St. Martin’s Chapel stands above an old mountain pass that may have even existed in the La Tène period (5th–1st centuries B.C.). If that was the case, the chapel represents a link between Celtic and early Christian culture in this region. Archaeological excavations in 1958 showed that, on the site of the present chapel, there was a religious building as early as the time around 800 A.D. perhaps a heathen spring shrine. The same investigations uncovered a basin that, if this was in fact a religious building, could have been a font.
From the exposed foundations, the appearance of this first building was able to be reconstructed. It consisted of a sacred space, 4.20 by 4.20 metres in area, and an attached baptismal room with two windows. According to the report of the 1958 restoration, this layout is similar to that of St. Wendelin’s Chapel (600 A.D.) in Cazis in the Swiss canton of Graubünden.
In historical documents, the elevation of a forest chapel to the status of a church by the abbey of St. Margaret is recorded in 915, but it is not clear if that refers to this earliest building. It could also refer to a chapel, recorded in a papal bull of 1178 by Pope Alexander III, that was erected on a high mountain by the municipality of Furtwangen.
In the Middle Ages a new chapel was built using the old foundations and possibly parts of the outer walls. This probably dates to the Late Gothic period. After the chapel had been partially destroyed during the Thirty Years' War, a new roof and a new ceiling were built. The centre part of this has survived and bears the date 1672.
In the chapel there are other dates, some of which, thanks to the restoration work (Haas 1997) have been able to be correctly attributed: the retable dates to the year 1705, and the date of 1905 above the door lintel indicates the restoration measures of that time. The date of 1460 that was painted on the retable until the 1995-97 restoration was classified as incorrect.
Since the beginning of the 19th century, the chapel has been owned by the Kolmen farm. However, in 1848 it was converted into a utility building: extensions and alterations were made so that it had a stable, hayloft, shed, toilet and celler. Even the tower was replaced by a chimney.
The appearance of the present chapel dates back to an account that, in 1900, the Kolmenhof farmer made a vow that he would honour God and reinstate the former chapel as a place of worship if God would free him and his family from economic hardship. He appears to have been heard because, in 1905-06, the chapel was largely returned to its original state, a turret being replaced in its original position. In 1906 the chapel was rededicated.References:
The famous Italian Medici family have given two queens to France: Catherine, the spouse of Henry II, and Marie, widow of Henry IV, who built the current Luxembourg palace. Maria di Medici had never been happy at the Louvre, still semi-medieval, where the fickle king, did not hesitate to receive his mistresses. The death of Henry IV, assassinated in 1610, left the way open for Marie's project. When she became regent, she was able to give special attention to the construction of an imposing modern residence that would be reminiscent of the Palazzo Pitti and the Boboli Gardens in Florence, where she grew up. The development of the 25-hectare park, which was to serve as a jewel-case for the palace, began immediately.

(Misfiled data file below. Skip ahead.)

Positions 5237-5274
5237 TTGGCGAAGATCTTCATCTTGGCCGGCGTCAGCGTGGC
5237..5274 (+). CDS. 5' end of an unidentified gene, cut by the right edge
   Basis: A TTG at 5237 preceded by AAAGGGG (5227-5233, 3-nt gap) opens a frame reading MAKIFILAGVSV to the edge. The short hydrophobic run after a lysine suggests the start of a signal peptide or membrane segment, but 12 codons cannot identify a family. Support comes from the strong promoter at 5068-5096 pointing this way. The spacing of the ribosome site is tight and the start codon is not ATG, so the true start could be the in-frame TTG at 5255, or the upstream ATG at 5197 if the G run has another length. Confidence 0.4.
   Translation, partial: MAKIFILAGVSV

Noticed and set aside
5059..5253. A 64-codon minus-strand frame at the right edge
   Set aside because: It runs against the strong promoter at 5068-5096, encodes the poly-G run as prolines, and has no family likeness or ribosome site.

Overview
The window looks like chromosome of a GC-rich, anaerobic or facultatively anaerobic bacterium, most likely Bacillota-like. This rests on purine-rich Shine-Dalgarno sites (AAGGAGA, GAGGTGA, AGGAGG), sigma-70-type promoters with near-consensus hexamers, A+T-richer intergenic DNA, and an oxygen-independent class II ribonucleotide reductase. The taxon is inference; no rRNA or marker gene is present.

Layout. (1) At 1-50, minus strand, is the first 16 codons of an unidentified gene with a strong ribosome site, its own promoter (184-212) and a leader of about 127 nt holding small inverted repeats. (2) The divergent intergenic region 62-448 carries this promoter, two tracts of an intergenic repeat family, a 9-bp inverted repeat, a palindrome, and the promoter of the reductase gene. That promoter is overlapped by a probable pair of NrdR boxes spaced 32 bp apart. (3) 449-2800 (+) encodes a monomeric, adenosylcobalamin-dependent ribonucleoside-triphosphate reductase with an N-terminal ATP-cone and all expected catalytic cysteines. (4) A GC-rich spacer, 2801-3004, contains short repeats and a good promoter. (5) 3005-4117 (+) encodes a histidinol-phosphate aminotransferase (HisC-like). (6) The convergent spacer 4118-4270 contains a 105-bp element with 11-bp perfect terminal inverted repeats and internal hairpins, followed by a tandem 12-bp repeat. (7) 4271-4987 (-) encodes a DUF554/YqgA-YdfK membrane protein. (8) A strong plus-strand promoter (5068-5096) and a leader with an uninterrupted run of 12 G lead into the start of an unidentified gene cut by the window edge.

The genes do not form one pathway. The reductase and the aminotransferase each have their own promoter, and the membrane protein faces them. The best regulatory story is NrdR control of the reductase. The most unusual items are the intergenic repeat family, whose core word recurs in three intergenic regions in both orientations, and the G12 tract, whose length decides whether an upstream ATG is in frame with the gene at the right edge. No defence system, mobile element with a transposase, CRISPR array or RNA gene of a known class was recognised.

The architect, Salomon de Brosse, began the work in 1615. Only 16 years later was the palace was completed. Palace of Luxembourg affords a transition between the Renaissance and the Classical period.
In 1750, the Director of the King's Buildings installed in the wing the first public art-gallery in France, in which French and foreign canvases of the royal collections are shown. The Count of Provence and future Louis XVIII, who was living in Petit Luxembourg, had this gallery closed in 1780: leaving to emigrate, he fled from the palace in June 1791.
During the French Revolution the palace was first abandoned and then moved as a national prison. After that it was the seat of the French Directory, and in 1799, the home of the Sénat conservateur and the first residence of Napoleon Bonaparte, as First Consul of the French Republic. The old apartments of Maria di Medici were altered. The floor, which the 80 senators only occupied in 1804, was built in the middle of the present Conference Hall.
Beginning in 1835 the architect Alphonse de Gisors added a new garden wing parallel to the old corps de logis, replicating the look of the original 17th-century facade so precisely that it is difficult to distinguish at first glance the old from the new. The new senate chamber was located in what would have been the courtyard area in-between.
The new wing included a library (bibliothèque) with a cycle of paintings (1845–1847) by Eugène Delacroix. In the 1850s, at the request of Emperor Napoleon III, Gisors created the highly decorated Salle des Conférences, which influenced the nature of subsequent official interiors of the Second Empire, including those of the Palais Garnier.
During the German occupation of Paris (1940–1944), Hermann Göring took over the palace as the headquarters of the Luftwaffe in France, taking for himself a sumptuous suite of rooms to accommodate his visits to the French capital. Since 1958 the Luxembourg palace has been the seat of the French Senate of the Fifth Republic.